Most people come to this site because of my writings about the music of John Cage. In 1988, I completed my doctoral dissertation The development of chance techniques in the music of John Cage, 1951-1956. I was, I believe, the first person to methodically study Cage's manuscripts and working notes to document in detail the processes he used in his seminal chance compositions. In 1992 I completed my critical survey of all of Cage's work, The music of John Cage, which was published by Cambridge University Press in 1993. To my knowledge (and to my surprise), this remains the only survey of all of Cage's music. Both of these works are readily available through online ordering; just follow the links above.
My involvement with Cage's music dates to 1978, when I first read his book Silence. I spent the next several years on a quest to find out absolutely everything I could about Cage, his music, and the manifold personalities and subjects that he drew upon (Zen Buddhism, Marshall McLuhan, Buckminster Fuller, Morton Feldman, David Tudor, Christian Wolff, Earle Brown, Meister Eckhart, ...). I changed my direction from piano performance (I have a Bachelor of Music degree from the University of Maryland–College Park) to musicology (I have an MA and Ph.D. from New York University). Living in New York City, I was able to meet Cage and study his papers at his home there. He was totally open, generous, and marvelous. I was able to repay the favor, at least slightly, when I helped him to complete his Freeman Etudes for solo violin.
Since I completed the book for Cambridge, I more or less dropped out of musicology. I was never at home there, and today I find the field pretty baffling. Based on my reputation with Cage, I wound up being asked to write articles and liner notes for CDs. For a period in the 1990s, I devoted myself to exploring CD liner notes as a medium, looking for new ways to work that are native to that form. In a way, liner notes are the ideal way to write about music. In articles or books, one has to supply some kind of description of the music, since one is not certain whether the reader has ever heard it or even has access to it. With a CD liner note, this obligation is totally removed: one is certain that the person either has listened to the work, is doing so at the moment of reading, or will do so shortly. Given that, one has both the freedom and necessity of doing something altogether different. I tried a variety of approaches, and was fortunate in having people like Joseph Celli who allowed me considerable leeway to explore. Most of these notes are posted here on the website. Although I am less energized about exploring the medium in itself, I still greatly enjoy the challenge of writing something in a relatively small space that will go well with the music and be helpful and enjoyable for the listener/reader. Any more, I just try to tell a good story about the music.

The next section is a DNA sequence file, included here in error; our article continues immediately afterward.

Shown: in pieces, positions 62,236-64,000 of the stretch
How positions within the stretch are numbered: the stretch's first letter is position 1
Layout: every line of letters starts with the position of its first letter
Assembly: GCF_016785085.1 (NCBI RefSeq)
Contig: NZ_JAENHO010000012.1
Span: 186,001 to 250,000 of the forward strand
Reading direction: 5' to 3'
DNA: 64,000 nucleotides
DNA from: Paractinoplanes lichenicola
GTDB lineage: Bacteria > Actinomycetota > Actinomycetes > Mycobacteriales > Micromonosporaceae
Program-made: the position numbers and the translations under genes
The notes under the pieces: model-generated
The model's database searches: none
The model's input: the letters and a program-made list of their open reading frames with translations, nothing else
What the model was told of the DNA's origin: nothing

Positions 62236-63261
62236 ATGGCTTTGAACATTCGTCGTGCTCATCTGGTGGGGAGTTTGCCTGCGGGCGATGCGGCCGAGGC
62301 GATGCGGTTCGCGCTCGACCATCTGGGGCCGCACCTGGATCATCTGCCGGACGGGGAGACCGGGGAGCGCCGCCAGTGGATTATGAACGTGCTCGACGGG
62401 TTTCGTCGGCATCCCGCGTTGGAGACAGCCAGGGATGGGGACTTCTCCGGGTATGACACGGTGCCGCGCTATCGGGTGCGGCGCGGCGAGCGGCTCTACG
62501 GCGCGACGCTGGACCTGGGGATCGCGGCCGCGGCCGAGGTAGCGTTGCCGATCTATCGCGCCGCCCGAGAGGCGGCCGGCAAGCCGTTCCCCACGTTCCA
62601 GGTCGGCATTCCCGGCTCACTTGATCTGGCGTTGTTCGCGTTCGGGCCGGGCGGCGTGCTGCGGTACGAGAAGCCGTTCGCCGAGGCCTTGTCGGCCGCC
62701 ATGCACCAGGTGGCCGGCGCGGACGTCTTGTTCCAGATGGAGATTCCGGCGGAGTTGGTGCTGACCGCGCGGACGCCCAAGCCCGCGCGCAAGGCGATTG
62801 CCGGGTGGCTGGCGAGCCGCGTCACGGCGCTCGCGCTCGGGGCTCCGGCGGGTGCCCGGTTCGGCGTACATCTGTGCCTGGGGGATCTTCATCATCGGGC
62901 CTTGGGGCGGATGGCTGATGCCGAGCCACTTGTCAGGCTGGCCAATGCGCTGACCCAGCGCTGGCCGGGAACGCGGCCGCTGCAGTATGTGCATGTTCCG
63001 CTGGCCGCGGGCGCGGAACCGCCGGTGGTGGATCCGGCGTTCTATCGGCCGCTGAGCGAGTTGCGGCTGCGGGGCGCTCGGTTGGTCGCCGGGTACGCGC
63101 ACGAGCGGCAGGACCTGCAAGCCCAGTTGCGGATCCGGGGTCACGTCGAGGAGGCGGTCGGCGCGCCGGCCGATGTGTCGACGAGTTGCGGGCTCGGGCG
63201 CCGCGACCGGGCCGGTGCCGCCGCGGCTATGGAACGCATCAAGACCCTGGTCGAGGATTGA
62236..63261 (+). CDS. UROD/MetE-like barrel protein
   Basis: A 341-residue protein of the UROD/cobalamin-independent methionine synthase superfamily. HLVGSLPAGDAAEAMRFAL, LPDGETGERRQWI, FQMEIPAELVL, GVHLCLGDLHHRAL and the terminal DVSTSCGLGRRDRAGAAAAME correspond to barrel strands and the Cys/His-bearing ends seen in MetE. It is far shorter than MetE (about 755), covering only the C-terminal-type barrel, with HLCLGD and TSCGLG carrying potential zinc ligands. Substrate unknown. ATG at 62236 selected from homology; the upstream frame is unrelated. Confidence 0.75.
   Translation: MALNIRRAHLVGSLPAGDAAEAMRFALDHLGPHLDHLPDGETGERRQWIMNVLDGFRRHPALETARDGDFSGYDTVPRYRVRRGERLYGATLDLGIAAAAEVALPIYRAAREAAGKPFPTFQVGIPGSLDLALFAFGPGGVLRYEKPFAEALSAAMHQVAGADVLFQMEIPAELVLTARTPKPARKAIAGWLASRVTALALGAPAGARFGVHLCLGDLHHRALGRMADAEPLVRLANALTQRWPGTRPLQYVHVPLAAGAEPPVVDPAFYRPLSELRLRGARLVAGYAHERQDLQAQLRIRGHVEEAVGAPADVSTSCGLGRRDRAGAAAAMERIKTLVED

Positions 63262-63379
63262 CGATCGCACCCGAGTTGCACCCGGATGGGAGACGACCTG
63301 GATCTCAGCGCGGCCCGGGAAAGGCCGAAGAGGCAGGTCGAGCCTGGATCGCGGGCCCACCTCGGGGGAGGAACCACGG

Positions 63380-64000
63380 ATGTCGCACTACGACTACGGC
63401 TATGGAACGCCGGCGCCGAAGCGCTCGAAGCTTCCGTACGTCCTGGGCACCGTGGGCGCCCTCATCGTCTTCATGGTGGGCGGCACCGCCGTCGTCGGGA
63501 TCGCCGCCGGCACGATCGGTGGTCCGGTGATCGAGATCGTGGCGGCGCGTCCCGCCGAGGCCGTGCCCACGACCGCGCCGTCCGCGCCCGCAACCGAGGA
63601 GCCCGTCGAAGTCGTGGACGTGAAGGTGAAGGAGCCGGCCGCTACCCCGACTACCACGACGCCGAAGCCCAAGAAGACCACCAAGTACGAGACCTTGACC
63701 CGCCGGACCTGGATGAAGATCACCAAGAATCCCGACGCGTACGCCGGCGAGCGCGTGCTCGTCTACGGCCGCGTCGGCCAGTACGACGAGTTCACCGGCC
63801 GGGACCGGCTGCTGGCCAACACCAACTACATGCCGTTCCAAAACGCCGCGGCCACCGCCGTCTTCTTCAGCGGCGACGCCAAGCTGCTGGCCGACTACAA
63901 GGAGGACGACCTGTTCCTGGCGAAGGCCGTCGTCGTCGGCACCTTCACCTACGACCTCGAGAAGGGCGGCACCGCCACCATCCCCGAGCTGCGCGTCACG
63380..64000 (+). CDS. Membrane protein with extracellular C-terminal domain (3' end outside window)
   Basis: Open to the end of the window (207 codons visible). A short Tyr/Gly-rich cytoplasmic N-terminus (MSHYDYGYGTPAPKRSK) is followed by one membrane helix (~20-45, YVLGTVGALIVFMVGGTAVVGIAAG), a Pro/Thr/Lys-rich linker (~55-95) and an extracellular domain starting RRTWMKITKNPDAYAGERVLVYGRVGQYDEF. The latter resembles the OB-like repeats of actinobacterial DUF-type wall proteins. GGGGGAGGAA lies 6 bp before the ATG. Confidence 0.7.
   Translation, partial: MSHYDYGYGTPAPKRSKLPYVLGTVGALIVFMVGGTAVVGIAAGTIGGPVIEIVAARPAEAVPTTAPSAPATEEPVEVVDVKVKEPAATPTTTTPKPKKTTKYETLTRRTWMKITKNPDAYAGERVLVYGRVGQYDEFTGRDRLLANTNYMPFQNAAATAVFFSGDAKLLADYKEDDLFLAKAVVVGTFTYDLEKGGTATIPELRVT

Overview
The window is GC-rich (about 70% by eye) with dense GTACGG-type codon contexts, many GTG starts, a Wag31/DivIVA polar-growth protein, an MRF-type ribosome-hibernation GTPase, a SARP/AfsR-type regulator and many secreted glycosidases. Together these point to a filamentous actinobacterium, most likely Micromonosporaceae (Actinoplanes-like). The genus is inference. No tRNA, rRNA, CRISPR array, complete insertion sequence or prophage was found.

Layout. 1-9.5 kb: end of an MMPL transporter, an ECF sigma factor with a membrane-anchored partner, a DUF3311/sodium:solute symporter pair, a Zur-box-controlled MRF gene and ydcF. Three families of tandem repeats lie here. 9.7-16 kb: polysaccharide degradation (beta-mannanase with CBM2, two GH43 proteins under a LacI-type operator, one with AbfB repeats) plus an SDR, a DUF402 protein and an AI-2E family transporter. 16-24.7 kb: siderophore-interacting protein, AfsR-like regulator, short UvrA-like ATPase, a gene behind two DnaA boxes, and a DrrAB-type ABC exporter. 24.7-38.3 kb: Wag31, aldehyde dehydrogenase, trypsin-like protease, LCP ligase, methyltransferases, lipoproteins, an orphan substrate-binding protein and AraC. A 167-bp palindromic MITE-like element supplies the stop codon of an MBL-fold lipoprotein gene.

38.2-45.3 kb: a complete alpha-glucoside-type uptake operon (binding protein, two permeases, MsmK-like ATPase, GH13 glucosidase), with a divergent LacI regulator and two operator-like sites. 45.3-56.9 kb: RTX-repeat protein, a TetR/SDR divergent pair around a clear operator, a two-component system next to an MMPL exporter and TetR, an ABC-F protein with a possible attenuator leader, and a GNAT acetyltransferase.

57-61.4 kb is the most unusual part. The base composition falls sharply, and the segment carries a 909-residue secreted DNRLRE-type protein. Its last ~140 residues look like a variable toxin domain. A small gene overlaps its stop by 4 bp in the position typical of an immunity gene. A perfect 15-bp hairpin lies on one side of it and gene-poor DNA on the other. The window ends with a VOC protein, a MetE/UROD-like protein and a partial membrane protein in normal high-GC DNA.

In 1999 I was asked by the Getty Research Institute to spend time there studying the manuscripts of David Tudor. This was a most enjoyable assignment, and resulted in a paper that is posted both here and on the Getty site. At the time, I had grand plans to do further research and writing on Tudor, but he is a subject that strongly resists examination, and while I have a sheaf of notes, I have not written anything else on him. Since then I have done really no research at all, and have drifted further away from the academic study of new music. At some point I realized that I enjoy music so much more now that I no longer study it.
Today my involvement in new music is almost wholly with regard to the work of my wife, Frances White. We met on our first week as freshmen at the University of Maryland and have shared just about everything in our lives ever since. Frances studied with Charles Dodge at Brooklyn College, and quickly mastered the medium of computer-synthesized sound. She brings to it her own distinctly musical point of view (I call her the only "romantic" computer music composer) and stays firmly disengaged from technology: it is purely a means to an end for her. While waiting patiently and endlessly for her to finish "just one more job" at the Brooklyn College Center for Computer Music, I started reading manuals, playing with programming tools, and became a self-taught programmer. I began helping out composers there with various programming and technical tasks. When Frances went on to Princeton University, I followed and did the same for Paul Lansky and the other composers working at the Winham Lab there.
Frances and I have collaborated on various projects over the years. In 1989 she wrote a piano piece for me to play: Still life with piano. In 1990 we made Resonant Landscape, an interactive computer music installation. I designed and built all the software; Frances made all the music. In 1996 we worked in a unique way on Birdwing. She wrote a piece and I wrote a poem based on the same pair of experiences that we had had together out in the woods and fields of central New Jersey. We did this simultaneously (neither of us knew what the other was doing), then used the poem as the "program note" for the piece. They go together beautifully. Our most recent collaboration has been The old rose reader. You can read more about this on my website here.
But now I've gotten a piano and am playing again, and that journey is the subject of my blog: The piano in my life.
Currently I work as the Manager of Technology Development at the National Headquarters of Recording for the Blind & Dyslexic (RFB&D), where I have been employed since 1999. I live in Griggstown, New Jersey, a village about ten miles north of Princeton. Griggstown dates from the Colonial period, although our particular house was a summer cottage that was part of a community built by Scandinavian immigrants in the early 20th century. If one is interested, I maintain a photo site at Flickr, and a thinly-populated video site at YouTube.